• Explain what Stace means when he says that the question of whether the world is deterministic or indeterministic is “wholly irrelevant to the problem of free will.”
    • Based on Staceʼs definition of free will, what makes an action free?
    • According to Stace, is punishment compatible with determinism? Why or why not?
  • Discussion of Stace
Read and annotate Frankfurt - Monday
Thursday
  • Lecture/Discussion - Finish d'Holbach
  • Journal - Answer the following questions in writing with your group based on your reading of Stace:
    • Questions on Stace?
    • What Does Stace mean when he says on p. 420 that the “dispute (over freedom) is merely verbal”? In this vein, explain what Stace means by the five legged man example.
    • Explain what Stace means when he says that the question of whether the world is deterministic or indeterministic is “wholly irrelevant to the problem of free will.”
    • Based on Staceʼs definition of free will, what makes an action free?
    • According to Stace, is punishment compatible with determinism? Why or why not?
  • Discussion of Stace
Read and annotate Frankfurt - Monday
Friday
  • Journal: In what ways is Stace's position on freedom similar to and diffeernet from that of d'Holbach?
  • Lecture/Discussion - Compatiblism
  • Journal - What qustions do you have regarding Frankfurt?
  • Lecture/Discussion - Deep self compatiblism
Read and annote Chisholm - Monday

Week of November 13

Date Agenda Homework
Monday
  • Journal: What is Turing's argument? How is this argument similar to and different from the argument made by Descartes?
  • Lecture/Discussion - The Turing test
  • Rose conversation - Have a brief conversaton with Rose. To what extent is she convincing? What is it about her use of language that makes it clear she is not human.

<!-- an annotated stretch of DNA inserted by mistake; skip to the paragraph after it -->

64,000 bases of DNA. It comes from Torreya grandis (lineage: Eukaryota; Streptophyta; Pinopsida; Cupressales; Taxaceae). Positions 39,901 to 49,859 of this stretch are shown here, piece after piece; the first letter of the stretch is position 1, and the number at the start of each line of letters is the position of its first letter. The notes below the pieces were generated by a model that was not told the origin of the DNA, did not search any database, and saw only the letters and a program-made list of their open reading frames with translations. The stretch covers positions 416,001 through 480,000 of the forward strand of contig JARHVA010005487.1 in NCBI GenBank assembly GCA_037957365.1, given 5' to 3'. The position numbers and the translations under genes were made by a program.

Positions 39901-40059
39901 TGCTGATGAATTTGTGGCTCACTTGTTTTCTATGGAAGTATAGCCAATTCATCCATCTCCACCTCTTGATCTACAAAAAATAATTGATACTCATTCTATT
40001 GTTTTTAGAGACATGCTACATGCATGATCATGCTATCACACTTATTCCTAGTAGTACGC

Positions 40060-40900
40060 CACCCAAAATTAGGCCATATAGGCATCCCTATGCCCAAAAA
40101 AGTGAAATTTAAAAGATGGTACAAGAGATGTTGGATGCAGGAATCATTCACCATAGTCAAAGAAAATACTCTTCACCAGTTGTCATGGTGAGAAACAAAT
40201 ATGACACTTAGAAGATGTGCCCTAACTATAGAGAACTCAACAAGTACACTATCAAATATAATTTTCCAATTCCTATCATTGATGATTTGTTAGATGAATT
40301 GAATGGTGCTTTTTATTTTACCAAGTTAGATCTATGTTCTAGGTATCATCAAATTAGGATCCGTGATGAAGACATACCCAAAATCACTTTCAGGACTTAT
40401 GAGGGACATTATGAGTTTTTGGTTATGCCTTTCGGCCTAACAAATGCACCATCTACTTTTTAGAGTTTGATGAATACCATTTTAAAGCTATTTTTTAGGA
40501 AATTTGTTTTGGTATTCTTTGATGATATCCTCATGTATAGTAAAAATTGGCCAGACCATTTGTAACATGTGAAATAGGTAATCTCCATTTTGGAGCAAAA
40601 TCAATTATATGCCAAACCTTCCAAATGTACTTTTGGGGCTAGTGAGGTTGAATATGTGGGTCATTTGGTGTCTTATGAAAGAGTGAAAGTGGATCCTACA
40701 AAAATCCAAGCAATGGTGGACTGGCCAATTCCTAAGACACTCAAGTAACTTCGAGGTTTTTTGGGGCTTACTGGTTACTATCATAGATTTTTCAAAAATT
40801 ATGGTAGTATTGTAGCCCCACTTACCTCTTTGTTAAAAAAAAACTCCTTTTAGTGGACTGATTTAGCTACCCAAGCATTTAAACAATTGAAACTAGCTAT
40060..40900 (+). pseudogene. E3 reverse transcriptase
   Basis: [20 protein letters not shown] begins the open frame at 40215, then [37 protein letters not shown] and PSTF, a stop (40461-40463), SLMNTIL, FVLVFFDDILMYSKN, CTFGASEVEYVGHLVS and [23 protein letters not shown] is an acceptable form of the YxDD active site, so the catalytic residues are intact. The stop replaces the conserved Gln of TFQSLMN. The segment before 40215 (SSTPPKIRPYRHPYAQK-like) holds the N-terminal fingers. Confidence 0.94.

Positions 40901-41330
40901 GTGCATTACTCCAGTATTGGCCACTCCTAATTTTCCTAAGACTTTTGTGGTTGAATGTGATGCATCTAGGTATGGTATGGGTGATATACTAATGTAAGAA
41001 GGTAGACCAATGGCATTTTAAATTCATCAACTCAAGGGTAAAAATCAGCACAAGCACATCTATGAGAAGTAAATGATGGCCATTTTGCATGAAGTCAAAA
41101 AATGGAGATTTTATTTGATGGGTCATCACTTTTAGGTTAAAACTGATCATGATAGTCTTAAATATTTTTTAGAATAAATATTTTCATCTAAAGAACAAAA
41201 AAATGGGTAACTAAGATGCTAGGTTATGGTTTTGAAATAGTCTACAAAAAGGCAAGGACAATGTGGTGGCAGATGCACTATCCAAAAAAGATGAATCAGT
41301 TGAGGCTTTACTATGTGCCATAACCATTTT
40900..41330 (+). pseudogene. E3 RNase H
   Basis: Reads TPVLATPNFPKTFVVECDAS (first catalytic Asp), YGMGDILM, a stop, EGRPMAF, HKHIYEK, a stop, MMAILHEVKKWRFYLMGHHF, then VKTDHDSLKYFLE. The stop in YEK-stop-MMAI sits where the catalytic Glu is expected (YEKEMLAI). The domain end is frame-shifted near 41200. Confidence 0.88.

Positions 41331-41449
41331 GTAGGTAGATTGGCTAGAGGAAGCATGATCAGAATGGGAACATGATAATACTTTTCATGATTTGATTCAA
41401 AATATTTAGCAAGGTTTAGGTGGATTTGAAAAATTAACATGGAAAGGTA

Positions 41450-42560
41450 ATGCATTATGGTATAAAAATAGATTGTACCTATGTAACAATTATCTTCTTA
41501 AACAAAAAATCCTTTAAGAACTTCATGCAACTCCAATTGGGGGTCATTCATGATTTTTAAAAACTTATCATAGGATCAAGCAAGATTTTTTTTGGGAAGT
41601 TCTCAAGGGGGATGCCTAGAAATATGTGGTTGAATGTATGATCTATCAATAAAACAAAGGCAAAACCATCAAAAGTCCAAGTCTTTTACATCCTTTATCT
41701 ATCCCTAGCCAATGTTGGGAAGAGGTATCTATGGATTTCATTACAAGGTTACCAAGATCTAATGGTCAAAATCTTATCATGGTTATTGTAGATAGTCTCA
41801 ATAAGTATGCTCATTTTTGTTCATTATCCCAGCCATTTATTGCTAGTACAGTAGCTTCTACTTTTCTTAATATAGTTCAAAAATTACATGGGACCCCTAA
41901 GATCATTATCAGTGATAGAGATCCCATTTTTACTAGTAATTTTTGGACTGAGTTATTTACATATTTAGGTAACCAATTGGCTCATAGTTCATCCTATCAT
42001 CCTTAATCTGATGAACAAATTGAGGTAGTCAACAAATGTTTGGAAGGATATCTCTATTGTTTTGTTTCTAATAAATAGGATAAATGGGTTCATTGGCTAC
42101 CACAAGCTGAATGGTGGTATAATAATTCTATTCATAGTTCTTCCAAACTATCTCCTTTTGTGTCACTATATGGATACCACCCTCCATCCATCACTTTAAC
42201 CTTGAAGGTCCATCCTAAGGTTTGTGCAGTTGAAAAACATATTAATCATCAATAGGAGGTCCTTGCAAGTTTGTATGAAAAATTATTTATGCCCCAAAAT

Midterm - Wedensday
Tuesday
  • Journal - In your groups, prepare to offer a brief explanation of your chosen objection and explain how Turing responds to this objection.
  • Lecture/Discussion - Objections to AI
Midterm - Wedensday
Wednesday
  • Midterm

Read Kane, pt. 1;

Read and annotate D'Holbach - Friday

Thursday
  • Read Kane article and answer the questions below
  • Kane Questions:
      1. Is Walden II a good society? Would you want to live there? Are the Waldonians free?
      2. What conditions does Kane argue must be present for people to be responsible for their actions? Is it possible that these conditions can exist (The second part of this question is asking for your opinion.)
      3. Why does Kane believe that if determinism is true then free will is impossible?
  • Lecture/Discussion - Introduction to the question of freedom
Read and annotate D'Holbach - Friday
Friday
  • Journal - In small groups, answer the following questions:
    • What struck you about the article? What questions do you have (try to identify a quote to support this observation)
    • Put d’Holbach’s argument into standard form (numbered premises and a conclusion).
    • What evidence does d’Holbach present for each of the components of this argument? Be specific and use quotations from the document.
  • Lecture/Discussion - d'Holbach's argument for hard determinism
Read and annote Stace - Tuesday, Novemeber 28

Week of November 6

Date Agenda Homework
Monday
  • Singer/Descartes discussion - What is our ethical obligation to animals?
  • Questions/Discussion of Carruthers
  • Midterm stimuli

Read and annotate Turing pt. 1 - Wednesday;

Turing pt. 2 - Thursday

Tuesday
  • Journal: How would Carruthers respond to Singer's argument? Explain
  • Lecture/Discussion - Carruthers

Read and annotate Turing pt. 1 - Wednesday;

Turing pt. 2 - Thursday

Wednesday
  • Lecture/Discussion - Carruthers
  • Midterm review activity (group)
Midterm - Wednesday, November 15
Thursday
  • Lecture/Discussion - Alan Turing and intelligent machines
Midterm - Wednesday, November 15
Friday
  • No School

Week of October 30

Date Agenda Homework
Monday
  • Substitute!
  • Unit 3 reading packets for those who don't have them
  • Read, annotate and answer questions for Descartes (first article in packet)
Read and annotate Descartes - Wednesday